Chance to have say on £1.5m Norwich bus scheme
Ambitious plans for the first of up to six rapid bus transit routes in Norwich have edged a step nearer - after the public were invited to have their say on the scheme.
Despite the cuts councils are facing, £1.5m has been made available for the first phase of a project, which would create a speedy bus corridor along Dereham Road.
That money is ring-fenced for transport through the Greater Norwich Development Partnership and both city and county councillors are keen to see the scheme get off the ground.
The rapid transit routes aim to encourage bus companies to provide higher quality, faster and more reliable bus services.
Creating the corridors will require a string of improvements, including changes to roads, junctions, bus stops and shelters.
The Dereham Road corridor has been identified as the first of up to six routes to benefit from improvements because of the sheer number of buses which use the busy road – up to 20 an hour at peak times.
Council officers say it also connects to areas such as Longwater, Lodge Farm, Queens Hills and Bowthorpe – where increasing numbers of homes are being built. Among the changes to Dereham Road will be:
➜ No right turn for vehicles at the junction of Dereham Road with Old Palace Road heading out of the city or into Heigham Road from cars heading into the city.
➜ A new 24-hour bus lane from a point just east of Douro Place to the Barn Road junction, for use by buses, cyclists and taxis.
➜ At the junction of Dereham Road with Grapes Hill, only cycles will be allowed to exit on to the junction from St Benedict’s.
➜ Extra traffic signals at the Dereham Road junction with Barn Road and Grapes Hill to allow buses, taxis and pedal cycles to bypass the queues to reach the junctions ahead of other traffic.
➜ New cycle lanes and cycle waiting areas at junctions.
➜ Conversion of the existing bus lane running from near Gurney Road to the outer ring road, from part time to 24-hour use, seven days a week.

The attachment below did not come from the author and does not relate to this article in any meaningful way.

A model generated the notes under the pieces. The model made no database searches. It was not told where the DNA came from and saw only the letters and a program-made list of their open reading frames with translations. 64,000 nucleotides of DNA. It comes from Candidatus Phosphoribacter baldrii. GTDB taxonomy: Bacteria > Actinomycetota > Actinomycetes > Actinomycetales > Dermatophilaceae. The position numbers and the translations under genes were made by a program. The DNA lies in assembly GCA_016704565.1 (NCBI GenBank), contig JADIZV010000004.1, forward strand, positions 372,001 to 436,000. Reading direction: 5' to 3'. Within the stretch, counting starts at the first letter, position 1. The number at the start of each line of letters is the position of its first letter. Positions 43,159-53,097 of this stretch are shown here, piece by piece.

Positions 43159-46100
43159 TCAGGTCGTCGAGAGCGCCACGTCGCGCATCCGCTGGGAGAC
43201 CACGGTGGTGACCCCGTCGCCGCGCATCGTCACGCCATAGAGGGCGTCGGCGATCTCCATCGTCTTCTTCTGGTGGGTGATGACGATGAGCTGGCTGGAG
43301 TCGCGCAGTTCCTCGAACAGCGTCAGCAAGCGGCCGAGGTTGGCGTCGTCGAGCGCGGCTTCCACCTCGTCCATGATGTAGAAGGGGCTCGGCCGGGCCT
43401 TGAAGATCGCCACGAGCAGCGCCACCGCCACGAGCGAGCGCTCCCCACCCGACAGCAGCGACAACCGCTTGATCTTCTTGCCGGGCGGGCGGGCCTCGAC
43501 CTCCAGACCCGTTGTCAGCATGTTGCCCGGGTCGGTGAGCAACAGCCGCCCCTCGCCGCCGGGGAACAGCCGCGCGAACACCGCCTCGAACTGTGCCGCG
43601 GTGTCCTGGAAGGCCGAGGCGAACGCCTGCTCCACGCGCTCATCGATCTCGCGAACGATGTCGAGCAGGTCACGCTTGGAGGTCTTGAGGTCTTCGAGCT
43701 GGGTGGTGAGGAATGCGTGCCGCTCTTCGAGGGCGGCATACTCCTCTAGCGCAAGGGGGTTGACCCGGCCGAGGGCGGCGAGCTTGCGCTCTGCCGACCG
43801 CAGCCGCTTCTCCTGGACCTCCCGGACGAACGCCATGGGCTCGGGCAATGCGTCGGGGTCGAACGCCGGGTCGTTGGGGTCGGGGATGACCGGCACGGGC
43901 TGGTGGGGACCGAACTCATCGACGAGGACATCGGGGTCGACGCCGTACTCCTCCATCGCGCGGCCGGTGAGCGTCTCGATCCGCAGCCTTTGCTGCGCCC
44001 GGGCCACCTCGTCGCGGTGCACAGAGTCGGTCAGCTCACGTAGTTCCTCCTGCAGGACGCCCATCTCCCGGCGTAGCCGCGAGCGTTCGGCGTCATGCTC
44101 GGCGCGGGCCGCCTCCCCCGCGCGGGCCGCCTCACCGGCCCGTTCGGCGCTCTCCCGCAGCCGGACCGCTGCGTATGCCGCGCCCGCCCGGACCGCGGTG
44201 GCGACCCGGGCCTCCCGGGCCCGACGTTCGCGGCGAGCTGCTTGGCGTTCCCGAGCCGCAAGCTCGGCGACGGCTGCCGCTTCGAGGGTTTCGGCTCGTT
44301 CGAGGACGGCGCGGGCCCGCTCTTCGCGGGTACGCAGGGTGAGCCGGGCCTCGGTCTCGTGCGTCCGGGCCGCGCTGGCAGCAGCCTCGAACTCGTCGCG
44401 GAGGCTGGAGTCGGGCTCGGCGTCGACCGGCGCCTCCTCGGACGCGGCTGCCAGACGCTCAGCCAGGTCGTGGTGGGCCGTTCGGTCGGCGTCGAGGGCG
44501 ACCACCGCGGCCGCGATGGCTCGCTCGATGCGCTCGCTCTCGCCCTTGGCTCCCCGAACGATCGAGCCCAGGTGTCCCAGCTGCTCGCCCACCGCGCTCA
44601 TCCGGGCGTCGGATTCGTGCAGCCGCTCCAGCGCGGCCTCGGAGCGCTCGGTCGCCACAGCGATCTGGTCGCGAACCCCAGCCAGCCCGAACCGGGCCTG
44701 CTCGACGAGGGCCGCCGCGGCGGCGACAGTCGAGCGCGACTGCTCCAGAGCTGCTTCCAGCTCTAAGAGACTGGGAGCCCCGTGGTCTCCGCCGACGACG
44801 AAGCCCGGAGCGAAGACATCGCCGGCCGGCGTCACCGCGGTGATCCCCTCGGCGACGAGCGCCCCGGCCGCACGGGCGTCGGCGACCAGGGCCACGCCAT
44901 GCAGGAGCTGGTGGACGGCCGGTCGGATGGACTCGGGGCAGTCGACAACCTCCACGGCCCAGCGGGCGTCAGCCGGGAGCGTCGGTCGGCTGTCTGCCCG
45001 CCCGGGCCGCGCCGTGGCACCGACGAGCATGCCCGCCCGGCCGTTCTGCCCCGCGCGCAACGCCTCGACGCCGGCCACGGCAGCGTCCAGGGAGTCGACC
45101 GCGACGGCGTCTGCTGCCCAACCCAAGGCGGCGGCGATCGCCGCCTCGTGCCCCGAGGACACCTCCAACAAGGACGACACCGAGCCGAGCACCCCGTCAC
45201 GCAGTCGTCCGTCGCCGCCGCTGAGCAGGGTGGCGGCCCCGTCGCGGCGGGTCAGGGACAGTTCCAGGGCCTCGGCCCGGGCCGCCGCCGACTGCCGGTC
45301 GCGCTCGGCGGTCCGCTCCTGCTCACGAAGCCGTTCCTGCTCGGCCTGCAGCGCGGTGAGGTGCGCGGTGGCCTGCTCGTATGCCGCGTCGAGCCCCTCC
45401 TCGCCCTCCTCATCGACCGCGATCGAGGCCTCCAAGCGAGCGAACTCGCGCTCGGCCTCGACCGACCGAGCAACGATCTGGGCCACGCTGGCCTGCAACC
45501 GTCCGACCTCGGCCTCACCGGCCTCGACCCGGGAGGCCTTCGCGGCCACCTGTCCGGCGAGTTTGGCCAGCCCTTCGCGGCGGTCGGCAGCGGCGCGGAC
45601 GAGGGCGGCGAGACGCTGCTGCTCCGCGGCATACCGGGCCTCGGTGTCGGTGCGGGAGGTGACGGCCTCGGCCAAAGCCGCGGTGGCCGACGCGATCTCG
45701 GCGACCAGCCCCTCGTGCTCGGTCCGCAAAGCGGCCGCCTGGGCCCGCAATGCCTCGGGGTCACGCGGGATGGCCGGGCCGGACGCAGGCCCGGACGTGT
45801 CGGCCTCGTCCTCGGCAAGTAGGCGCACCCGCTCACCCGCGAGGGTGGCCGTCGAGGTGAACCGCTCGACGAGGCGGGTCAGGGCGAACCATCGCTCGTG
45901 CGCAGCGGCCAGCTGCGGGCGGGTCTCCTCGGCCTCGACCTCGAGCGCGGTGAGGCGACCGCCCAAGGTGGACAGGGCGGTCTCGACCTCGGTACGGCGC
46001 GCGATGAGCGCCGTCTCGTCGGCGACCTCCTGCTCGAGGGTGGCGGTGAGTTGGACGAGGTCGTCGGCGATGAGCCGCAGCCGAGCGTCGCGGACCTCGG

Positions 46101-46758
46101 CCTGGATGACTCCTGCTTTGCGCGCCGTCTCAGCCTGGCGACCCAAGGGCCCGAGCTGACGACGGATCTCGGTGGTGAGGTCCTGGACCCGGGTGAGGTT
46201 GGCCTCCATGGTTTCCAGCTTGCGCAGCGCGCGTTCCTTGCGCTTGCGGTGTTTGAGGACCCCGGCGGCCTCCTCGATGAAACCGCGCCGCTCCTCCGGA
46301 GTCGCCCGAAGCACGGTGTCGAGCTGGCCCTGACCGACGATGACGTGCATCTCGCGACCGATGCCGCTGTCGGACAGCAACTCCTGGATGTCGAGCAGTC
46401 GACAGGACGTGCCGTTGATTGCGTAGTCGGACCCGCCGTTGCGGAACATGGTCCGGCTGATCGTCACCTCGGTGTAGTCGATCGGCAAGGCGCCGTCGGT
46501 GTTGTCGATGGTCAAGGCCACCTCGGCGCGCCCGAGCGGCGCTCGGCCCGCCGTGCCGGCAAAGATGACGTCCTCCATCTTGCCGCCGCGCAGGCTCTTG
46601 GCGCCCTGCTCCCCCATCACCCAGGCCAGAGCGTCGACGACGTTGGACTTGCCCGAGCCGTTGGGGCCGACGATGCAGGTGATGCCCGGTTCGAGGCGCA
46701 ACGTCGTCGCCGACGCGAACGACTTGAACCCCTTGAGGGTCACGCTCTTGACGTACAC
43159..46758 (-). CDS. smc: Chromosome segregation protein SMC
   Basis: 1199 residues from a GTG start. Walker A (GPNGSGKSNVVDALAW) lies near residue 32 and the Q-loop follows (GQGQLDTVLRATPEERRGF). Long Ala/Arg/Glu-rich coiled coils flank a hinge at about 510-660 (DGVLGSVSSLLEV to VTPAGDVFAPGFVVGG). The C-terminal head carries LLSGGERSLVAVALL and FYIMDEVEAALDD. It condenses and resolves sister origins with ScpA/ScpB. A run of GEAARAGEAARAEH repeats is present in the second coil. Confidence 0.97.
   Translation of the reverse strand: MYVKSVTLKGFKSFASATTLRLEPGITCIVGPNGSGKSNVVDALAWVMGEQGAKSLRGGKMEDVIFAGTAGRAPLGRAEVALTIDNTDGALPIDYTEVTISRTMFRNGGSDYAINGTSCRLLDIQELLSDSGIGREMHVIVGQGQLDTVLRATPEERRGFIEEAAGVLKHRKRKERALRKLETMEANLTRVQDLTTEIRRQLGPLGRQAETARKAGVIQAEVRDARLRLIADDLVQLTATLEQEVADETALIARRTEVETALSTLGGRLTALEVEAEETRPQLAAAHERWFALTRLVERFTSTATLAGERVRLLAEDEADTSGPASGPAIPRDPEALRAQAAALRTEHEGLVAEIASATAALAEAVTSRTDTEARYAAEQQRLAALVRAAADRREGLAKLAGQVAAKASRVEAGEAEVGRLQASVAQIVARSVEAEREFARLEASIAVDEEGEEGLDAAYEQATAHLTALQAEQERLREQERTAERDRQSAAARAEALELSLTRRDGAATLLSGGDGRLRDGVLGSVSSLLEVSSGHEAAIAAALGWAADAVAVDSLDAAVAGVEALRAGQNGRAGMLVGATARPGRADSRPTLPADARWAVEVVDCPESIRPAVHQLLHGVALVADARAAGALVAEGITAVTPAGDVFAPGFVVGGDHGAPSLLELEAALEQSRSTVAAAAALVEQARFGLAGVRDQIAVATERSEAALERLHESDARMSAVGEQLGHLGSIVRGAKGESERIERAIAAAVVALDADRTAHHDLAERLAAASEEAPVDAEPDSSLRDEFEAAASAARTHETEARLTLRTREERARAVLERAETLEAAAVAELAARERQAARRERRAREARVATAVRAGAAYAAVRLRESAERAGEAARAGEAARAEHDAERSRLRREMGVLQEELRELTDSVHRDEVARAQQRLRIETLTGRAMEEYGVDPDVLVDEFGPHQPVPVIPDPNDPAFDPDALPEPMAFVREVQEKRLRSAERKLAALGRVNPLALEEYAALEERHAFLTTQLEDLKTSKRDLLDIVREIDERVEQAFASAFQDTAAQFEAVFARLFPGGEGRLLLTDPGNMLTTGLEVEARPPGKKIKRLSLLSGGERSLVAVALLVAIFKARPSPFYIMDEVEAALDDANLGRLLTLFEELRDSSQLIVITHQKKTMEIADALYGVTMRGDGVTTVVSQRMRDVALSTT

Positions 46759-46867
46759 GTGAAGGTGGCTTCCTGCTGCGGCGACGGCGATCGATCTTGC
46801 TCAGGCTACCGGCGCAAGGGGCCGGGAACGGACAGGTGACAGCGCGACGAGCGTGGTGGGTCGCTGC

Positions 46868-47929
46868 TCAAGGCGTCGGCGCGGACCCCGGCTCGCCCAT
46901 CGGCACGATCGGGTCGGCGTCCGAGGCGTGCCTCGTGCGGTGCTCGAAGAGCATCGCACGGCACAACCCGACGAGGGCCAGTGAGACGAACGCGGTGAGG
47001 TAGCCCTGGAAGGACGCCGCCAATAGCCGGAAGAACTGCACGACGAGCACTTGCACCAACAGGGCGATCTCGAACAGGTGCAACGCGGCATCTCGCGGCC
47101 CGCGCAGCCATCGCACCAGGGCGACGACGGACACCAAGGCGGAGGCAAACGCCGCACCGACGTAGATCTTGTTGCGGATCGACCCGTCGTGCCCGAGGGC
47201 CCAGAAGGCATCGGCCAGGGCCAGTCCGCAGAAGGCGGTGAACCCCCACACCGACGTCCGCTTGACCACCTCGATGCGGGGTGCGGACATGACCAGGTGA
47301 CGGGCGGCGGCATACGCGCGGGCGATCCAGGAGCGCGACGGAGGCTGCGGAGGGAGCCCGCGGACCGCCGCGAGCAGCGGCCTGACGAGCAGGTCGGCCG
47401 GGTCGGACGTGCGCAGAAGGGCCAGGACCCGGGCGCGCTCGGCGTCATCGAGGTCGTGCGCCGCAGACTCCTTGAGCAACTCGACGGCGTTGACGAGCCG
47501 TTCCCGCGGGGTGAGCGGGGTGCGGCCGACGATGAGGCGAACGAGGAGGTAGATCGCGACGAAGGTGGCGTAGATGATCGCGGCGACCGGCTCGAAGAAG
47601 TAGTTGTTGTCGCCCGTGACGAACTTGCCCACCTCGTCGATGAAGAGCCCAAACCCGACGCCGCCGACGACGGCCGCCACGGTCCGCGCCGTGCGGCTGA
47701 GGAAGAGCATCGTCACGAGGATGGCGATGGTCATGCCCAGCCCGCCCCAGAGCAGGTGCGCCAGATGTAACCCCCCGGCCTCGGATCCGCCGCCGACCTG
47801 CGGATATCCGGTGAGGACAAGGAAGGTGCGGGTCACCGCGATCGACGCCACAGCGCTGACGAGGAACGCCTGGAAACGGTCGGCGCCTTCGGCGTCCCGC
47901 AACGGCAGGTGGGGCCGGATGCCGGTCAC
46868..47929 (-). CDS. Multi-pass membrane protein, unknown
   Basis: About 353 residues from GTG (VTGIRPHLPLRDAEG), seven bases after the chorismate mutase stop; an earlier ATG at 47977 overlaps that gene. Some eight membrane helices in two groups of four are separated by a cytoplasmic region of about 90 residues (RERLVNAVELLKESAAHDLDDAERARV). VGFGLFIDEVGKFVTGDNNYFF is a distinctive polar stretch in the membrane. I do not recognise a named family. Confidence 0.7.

➜ Introduction of high quality bus stops and shelters, with features such as real time information displays.
Graham Plant, Norfolk County Council’s cabinet member for travel and transport, said: “Bus Rapid Transit has the potential to transform public transport along the Dereham Road corridor, but to achieve the improvements in journey times, quality and reliability, a number of changes are needed along the route.
“It is very important that we hear from people living in the area and I urge them to make their views known.”
Victoria MacDonald, Norwich City Council cabinet member for the environment, added: “I am very much behind this proposal and pleased to see it opening for public consultation.”
People can comment by visiting the website at www.norfolk.gov.uk/derehamroadbrt, by emailing email@example.com or by calling 0344 800 8020.
People can also write to Dereham Road BRT Consultation, Norfolk County Council, County Hall, Martineau Lane, Norwich NR1 2SG.
The public consultation runs until February 7 and the responses will be taken to the Norwich highways agency committee in the spring.
What do you think? Write to Evening News letters at Prospect House, Rouen Road, Norwich, NR1 1RE, or email firstname.lastname@example.org